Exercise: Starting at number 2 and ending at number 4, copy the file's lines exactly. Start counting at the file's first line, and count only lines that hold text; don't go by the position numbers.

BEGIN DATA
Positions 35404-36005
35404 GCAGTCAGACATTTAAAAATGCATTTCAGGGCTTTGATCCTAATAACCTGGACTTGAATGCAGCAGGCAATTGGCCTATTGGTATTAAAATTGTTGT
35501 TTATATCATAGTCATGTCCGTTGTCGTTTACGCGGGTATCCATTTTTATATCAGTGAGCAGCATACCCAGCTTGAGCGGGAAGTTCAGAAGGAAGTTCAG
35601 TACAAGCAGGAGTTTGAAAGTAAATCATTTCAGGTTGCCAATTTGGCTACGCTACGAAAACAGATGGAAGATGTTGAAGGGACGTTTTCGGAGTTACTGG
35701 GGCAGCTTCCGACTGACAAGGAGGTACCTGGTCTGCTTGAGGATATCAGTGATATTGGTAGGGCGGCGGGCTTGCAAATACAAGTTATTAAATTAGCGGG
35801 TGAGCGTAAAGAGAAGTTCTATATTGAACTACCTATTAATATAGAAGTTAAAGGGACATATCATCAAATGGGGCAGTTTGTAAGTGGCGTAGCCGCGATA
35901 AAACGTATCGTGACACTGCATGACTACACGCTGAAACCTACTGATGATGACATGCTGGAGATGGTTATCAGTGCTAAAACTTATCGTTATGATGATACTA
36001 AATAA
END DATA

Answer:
35404 GCAGTCAGACATTTAAAAATGCATTTCAGGGCTTTGATCCTAATAACCTGGACTTGAATGCAGCAGGCAATTGGCCTATTGGTATTAAAATTGTTGT
35501 TTATATCATAGTCATGTCCGTTGTCGTTTACGCGGGTATCCATTTTTATATCAGTGAGCAGCATACCCAGCTTGAGCGGGAAGTTCAGAAGGAAGTTCAG
35601 TACAAGCAGGAGTTTGAAAGTAAATCATTTCAGGTTGCCAATTTGGCTACGCTACGAAAACAGATGGAAGATGTTGAAGGGACGTTTTCGGAGTTACTGG